However, he states what was hardest to get over was a sense of disillusionment. Throughout Frankl’s time in the concentration camps, he was able to maintain his positive attitude – or at least avoid apathy – by focusing on the meaning of his life, what was important to him. This included his work on Logotherapy but it mainly revolved around the love he had for his family and the thought of his wife waiting for him when he got out.
When he did get out, he got home and realized there was nothing and no-one there waiting for him. He felt crushed that everything he thought was going to be there waiting for him was simply a mirage, conjured by his mind. His family was actually all gone.
This is where Frankl goes on to talk about a sense of detachment. Essentially, he felt like the worst things that could possibly happen had already happened to him and his family.
He had nothing left to fear but his god.
Who should read Man’s Search for Meaning?
Those going through tough times
Man’s Search for Meaning is about how Frankl managed to use the thought of being reunited with his family to push through the toughest situation that anyone can possibly imagine.
For anyone going through tough times of their own – be that financial, illness, or something else – this book can help provide some perspective. It can also act as a guide to finding some meaning in the situation you are struggling with at the moment and finding the resolve to push through to the other side – whatever that means to you.
People with an interest in the struggles of the concentration camps
The book gives an overview of the situation that Frankl and his fellow inmates faced during their time in the Nazi concentration camps of World War II.
The narrative is intense, gripping, powerful, and unimaginable. The way Frankl tells the story of his time there is as inspiring as it is horrifying and Frankl manages to tell the story with the gravity that it deserves.
Tone of the book
Throughout Man’s Search for Meaning, Victor E. Frankl does not give a chronological account of what happened to him and his family during World War II, how he was placed in the camps, what happened at the camps, his own feelings, and experiences, and what happened when he was liberated from the camp.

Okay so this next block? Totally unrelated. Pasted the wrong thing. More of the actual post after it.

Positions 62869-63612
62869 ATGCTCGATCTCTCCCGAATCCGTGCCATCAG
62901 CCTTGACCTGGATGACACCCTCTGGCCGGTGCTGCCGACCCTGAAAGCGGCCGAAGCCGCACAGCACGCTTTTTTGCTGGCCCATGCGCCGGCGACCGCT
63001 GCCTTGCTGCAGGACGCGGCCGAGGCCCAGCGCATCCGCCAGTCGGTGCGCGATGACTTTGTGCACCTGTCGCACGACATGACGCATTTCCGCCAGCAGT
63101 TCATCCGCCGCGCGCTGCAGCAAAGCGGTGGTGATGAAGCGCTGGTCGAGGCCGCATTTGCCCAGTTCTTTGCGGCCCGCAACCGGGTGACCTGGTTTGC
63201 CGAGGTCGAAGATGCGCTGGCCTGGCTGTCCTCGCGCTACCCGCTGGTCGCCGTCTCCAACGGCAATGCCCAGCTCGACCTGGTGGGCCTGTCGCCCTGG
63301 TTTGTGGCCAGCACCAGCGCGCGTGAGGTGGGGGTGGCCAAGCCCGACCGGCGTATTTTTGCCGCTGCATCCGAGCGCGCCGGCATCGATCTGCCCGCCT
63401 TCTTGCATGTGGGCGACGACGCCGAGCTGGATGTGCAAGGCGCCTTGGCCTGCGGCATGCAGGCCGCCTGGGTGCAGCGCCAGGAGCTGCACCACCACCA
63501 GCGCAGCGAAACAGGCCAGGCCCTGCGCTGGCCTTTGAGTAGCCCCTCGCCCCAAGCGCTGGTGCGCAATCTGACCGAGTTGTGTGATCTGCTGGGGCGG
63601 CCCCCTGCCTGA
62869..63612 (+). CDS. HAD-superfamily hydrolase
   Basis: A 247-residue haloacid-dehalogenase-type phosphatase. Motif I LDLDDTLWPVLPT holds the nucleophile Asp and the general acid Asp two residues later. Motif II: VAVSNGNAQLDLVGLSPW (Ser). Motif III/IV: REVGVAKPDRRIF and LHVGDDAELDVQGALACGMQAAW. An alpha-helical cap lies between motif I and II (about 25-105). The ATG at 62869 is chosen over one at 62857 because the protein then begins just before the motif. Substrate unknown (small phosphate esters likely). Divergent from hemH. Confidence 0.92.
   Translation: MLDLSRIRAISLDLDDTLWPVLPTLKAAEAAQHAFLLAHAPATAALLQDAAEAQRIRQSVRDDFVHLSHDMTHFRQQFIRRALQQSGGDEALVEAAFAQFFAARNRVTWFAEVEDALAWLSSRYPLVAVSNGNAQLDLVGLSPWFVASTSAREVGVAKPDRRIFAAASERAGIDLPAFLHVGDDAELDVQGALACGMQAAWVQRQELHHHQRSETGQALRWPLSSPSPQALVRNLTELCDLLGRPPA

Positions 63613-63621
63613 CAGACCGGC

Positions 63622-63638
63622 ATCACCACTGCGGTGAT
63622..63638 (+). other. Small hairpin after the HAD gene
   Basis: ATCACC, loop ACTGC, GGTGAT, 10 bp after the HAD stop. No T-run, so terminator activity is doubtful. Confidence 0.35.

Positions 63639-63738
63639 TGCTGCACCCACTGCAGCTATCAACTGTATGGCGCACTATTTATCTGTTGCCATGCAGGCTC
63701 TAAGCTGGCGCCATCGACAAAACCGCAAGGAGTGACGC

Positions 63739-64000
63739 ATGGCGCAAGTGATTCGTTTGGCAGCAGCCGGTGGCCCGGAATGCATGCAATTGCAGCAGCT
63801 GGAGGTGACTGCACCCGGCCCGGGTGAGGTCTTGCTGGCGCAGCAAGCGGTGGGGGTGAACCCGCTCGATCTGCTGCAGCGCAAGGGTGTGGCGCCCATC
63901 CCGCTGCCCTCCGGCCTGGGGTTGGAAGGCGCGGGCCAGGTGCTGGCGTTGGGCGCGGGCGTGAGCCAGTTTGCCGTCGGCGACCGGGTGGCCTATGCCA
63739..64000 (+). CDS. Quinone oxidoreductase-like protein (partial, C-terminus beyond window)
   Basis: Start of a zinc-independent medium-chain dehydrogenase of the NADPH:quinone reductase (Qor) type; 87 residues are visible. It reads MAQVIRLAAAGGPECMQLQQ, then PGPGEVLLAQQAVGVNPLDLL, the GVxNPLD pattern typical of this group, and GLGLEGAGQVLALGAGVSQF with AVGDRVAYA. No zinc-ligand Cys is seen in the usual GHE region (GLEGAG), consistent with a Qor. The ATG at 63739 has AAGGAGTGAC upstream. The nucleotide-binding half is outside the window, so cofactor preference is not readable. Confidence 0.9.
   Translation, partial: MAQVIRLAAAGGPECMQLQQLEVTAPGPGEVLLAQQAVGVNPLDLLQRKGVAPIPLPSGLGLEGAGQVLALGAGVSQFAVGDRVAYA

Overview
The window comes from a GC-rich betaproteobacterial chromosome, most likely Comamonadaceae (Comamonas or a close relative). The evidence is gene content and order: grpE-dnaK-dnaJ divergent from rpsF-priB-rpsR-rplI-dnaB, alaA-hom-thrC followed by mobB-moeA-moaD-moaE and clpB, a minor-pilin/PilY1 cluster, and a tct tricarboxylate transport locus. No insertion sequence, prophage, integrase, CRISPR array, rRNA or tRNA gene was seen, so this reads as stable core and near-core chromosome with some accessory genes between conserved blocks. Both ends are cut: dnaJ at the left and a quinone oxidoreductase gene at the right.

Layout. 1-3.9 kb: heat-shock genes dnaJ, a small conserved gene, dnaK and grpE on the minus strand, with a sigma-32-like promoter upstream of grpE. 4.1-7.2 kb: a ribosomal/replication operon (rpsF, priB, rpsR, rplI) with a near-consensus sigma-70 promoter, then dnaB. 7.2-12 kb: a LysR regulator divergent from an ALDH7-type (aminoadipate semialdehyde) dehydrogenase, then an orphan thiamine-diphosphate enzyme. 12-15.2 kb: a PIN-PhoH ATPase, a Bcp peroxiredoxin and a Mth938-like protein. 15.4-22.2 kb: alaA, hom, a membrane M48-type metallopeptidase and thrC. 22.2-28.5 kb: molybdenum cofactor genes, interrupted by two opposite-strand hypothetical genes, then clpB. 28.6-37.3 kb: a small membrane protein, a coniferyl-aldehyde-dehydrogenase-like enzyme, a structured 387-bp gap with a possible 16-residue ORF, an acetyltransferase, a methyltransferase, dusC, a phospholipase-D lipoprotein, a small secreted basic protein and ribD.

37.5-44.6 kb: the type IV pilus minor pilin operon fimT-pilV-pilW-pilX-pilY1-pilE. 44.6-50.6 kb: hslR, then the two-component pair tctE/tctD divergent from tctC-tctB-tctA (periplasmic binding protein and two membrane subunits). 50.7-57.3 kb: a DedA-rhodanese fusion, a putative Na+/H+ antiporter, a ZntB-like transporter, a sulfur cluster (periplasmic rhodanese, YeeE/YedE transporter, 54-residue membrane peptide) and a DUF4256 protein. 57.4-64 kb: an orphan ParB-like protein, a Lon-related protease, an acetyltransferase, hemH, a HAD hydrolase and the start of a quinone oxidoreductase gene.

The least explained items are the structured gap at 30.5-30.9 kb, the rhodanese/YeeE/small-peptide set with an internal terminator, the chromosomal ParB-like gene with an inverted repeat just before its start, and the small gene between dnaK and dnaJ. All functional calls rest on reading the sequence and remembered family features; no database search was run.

In fact, Frankl only goes into detail about his own thoughts and experiences when it is convenient to make a wider point about his method of Logotherapy.
Instead, Frankl explains the daily struggles without a broader narrative. He does this with the objective of explaining how the daily struggles impact the mental health of the inmates.
As such, it’s not an easy read. It gives an insight into what life really was like every day in the concentration camps that you do not often get from elsewhere with a dispassionate look at what people had to go through. Usually, in memoirs of concentration camp survivors you will see a more over-arching narrative rather than the dispassionate detail we see in Man’s Search for Meaning.
What do readers say about Man’s Search for Meaning?
Helps you find a purpose in life
Many readers state that if Frankl was able to find a purpose under such trying circumstances that it gave them the inspiration to find their own purpose.
However, Man’s Search for Meaning is not just about taking Frankl’s experiences and applying them to your own life. In the second half of the book, Frankl goes into detail about his methodology which many of the readers enjoyed – especially if they were aware that’s what they were going to get before reading the book.
Those who did not understand the concept and thought they were getting a memoir about a man’s experience in the concentration camps were left confused by the second half of the book.
Readers mentioned that they felt confused while reading the book. Although there is a degree of narrative to the book, it is full of statistics, technical terms, and difficult-to-understand concepts.
The first half of the book provides a gripping narrative but many readers mentioned that by the time the book moved into the second half that they got
Although many people recognize that Frankl did not intend to add fuel to the fire of the narrative that Jewish people were docile and did not put up any resistance to their fate of being sent to the camps and the gas chambers, they say that this book ultimately does add to that narrative.
Frankl draws a correlation between a positive attitude and survival and a negative attitude and a smaller chance of survival.
There is a phrase “like sheep to the slaughter” that essentially blames the victims of the holocaust for the fate that they suffered by saying they did not do enough to fight back. Many argue that Frankl’s book feeds that narrative.
Should I read Man’s Search for Meaning?
- Helps find purpose in life
- Fascinating insight into the horrors of the concentration camps
- Reinforces negative view on Jew’s responsibility for the holocaust
- Too technical
Man’s Search for Meaning has been a life-changing read for some people but it feels as though for the majority of readers that it is two books in one that should not be put together. The first half of the book where Frankl describes the daily struggles of the concentration camps is widely interesting.
However, the second half of the book where Frankl goes into the details of Logotherapy has too much technical information and jargon for most people.